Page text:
Practical Biometric Recognition Systems and Project (Focus - Face Recognition)

Prof. Thirimachos Bourlai
Lane Department of Computer Science and Electrical Engineering
West Virginia University, USA

Biometrics plays a pivotal role in human identification. Determination of human activity patterns in groups relies on a combination of local and global subject differentiation. Local differentiation can be obtained through soft biometrics whereby each subject is differentiated within the group and tracked. Global subject identification uses strong biometrics (e.g. face, iris etc.) where the actual identity of individuals is ascertained from comparisons with biometric watch lists or other biometric databases.

One of the physiological traits utilized by biometric systems to establish human identity is face. Face-based recognition systems are gaining increasing interest, especially over the last decade, because the human face has several advantages over other biometric traits. It is non-intrusive, understandable, and can be captured in a non-intrusive manner at variable standoff distances and using variable camera sensors. A typical face recognition system consists of two main phases, i.e. the enrollment and the authentication phase. During the enrollment phase, images of the users' face are taken and used to create face templates that are stored in a database, typically called the gallery dataset. During the authentication phase, newly recorded images of a user's face, called probes, are used for recognition. A decision on the person's identity (the output of a FR system) is taken on the basis of the comparison between the gallery templates and the new (probe) images. In simple words, the similarity between two face images of the same person that is delivered by a FR system is expected to be higher than the similarity between face images of different individuals. The question is whether this is always true when operating in real-world, practical conditions.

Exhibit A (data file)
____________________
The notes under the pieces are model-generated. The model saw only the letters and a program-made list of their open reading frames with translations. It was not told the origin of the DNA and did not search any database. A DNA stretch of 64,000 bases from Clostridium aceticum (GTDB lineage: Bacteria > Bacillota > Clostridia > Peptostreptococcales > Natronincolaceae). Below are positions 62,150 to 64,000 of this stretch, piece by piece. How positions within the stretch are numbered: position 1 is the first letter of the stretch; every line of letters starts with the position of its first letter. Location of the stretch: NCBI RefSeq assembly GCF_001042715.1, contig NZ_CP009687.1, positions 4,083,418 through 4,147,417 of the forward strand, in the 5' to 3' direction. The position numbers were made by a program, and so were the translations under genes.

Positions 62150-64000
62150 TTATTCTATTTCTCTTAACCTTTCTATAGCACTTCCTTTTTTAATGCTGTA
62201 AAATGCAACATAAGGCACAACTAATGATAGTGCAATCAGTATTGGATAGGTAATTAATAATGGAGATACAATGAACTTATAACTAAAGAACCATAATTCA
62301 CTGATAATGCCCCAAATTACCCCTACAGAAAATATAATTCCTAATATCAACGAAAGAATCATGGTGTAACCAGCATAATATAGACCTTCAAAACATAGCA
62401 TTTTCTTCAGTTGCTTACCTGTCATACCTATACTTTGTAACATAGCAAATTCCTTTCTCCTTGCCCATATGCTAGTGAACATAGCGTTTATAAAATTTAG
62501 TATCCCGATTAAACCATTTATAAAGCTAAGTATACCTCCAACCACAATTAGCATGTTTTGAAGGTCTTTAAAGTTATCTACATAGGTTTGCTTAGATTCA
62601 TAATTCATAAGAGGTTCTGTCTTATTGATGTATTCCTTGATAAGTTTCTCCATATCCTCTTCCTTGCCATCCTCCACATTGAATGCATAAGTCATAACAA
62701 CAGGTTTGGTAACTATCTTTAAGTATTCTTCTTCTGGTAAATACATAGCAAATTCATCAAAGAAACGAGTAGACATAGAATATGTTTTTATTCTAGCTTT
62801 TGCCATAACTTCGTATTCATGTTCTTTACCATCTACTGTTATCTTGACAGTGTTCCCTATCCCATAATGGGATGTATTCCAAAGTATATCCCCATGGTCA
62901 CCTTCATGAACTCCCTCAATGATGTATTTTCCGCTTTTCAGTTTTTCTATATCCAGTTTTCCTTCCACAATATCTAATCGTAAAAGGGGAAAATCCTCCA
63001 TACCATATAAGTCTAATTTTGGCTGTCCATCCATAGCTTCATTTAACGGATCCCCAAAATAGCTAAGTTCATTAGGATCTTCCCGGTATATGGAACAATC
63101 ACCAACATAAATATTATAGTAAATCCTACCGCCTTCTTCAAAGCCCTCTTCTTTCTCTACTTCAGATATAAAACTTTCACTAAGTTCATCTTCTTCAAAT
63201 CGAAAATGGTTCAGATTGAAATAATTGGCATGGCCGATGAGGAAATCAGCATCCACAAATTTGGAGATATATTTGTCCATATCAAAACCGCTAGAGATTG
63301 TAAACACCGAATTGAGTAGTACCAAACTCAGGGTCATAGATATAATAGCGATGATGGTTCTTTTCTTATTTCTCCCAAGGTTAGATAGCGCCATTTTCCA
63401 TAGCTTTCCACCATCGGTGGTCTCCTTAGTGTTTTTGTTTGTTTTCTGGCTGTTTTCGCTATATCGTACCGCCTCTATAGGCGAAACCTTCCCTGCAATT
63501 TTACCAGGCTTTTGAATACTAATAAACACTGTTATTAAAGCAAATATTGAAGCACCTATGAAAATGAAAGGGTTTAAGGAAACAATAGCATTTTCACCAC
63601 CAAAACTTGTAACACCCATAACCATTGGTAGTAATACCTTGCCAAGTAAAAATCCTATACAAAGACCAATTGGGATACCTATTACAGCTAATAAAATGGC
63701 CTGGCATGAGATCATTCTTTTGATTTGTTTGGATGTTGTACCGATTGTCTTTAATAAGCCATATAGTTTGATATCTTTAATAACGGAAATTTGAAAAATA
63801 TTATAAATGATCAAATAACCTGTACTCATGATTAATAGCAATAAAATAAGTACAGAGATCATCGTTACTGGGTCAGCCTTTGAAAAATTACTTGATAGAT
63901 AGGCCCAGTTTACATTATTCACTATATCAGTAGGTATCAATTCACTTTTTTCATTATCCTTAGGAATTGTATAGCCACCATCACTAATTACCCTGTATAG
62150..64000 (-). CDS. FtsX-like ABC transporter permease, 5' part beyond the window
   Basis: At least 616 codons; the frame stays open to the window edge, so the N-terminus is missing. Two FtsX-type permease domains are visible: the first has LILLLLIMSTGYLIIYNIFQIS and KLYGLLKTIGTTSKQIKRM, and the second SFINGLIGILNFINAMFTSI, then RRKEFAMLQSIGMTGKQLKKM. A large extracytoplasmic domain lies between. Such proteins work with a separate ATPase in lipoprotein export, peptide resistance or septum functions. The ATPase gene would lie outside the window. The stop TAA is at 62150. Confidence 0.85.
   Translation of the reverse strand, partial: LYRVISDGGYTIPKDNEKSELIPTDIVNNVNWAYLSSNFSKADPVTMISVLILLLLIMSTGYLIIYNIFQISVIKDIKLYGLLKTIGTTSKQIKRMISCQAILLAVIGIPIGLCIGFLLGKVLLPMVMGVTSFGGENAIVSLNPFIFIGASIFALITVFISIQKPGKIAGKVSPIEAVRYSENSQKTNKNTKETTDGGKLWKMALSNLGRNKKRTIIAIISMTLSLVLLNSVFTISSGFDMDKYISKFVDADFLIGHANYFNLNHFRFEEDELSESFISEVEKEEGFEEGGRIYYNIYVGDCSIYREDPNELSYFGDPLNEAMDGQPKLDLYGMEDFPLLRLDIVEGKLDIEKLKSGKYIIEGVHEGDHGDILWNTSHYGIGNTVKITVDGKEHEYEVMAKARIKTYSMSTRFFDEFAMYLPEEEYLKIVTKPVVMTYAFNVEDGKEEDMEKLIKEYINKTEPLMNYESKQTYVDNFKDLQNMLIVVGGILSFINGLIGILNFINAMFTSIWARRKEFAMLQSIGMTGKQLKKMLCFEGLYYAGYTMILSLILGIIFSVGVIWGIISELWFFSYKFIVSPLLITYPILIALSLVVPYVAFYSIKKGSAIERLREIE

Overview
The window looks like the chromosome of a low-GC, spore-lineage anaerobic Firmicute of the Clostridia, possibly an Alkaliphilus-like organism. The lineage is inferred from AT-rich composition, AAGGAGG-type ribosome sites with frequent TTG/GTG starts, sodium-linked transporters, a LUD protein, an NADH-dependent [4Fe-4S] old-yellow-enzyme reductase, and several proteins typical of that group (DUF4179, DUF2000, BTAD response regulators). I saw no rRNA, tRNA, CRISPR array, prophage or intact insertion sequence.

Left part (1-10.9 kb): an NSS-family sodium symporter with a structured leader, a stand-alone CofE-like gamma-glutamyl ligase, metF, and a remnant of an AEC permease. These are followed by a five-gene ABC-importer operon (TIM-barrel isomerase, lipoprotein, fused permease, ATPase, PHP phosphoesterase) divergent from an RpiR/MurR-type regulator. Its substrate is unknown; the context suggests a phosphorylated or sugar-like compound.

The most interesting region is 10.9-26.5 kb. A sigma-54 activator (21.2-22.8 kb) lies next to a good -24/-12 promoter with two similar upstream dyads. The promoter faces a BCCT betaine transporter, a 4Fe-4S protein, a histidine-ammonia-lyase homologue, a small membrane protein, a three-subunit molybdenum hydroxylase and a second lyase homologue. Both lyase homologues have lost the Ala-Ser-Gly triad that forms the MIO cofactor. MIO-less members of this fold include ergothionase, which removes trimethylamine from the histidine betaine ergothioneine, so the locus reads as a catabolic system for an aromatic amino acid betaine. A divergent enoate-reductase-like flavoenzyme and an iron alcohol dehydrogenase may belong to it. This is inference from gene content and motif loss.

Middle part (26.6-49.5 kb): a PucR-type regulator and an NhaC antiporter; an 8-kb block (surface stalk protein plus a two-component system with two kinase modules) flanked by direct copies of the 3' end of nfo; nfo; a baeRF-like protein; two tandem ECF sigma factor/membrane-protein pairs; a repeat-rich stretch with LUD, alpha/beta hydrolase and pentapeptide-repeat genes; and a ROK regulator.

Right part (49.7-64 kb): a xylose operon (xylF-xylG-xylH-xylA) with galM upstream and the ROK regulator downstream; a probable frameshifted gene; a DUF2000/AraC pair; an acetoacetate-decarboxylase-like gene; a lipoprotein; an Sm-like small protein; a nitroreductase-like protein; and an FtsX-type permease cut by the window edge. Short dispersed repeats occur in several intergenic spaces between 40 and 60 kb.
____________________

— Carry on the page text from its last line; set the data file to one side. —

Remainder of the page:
While we see a lot of work done in academic institutions to help students (and practitioners) understand basic and advanced methodological approaches behind each biometric system component (e.g. pre-processing, feature extraction etc.), little attention has been given to basic practical thinking. In the brief practical session offered in this school, participants will have the opportunity to focus on one biometric modality (face) and experience how a simple FR system works, from start (enrollment) to end (generation of CMC* curves), by applying a set of software tools including, pre-processing (normalization, denoising etc.) and face matching.

Challenge: On day 1, participants will be separated into groups (experts, experienced, novices). A small face dataset will be offered and used by the participants to run FR experiments (step-by-step). At the end of day 1, a discussion will take place on what project (individual- or team-based) the participants can work on. While general suggestions will be given for a project, participants will have the opportunity to suggest and explore their own problems. Finally, the participants will have the opportunity to present their work on day 2.

* The CMC curve measures the 1:m identification system performance, and judges the ranking capability of the face identification system.




Technical Committee on Biometrics (TC4)




European Association for Signal Processing




EAB European Association for Biometrics




University of Sassari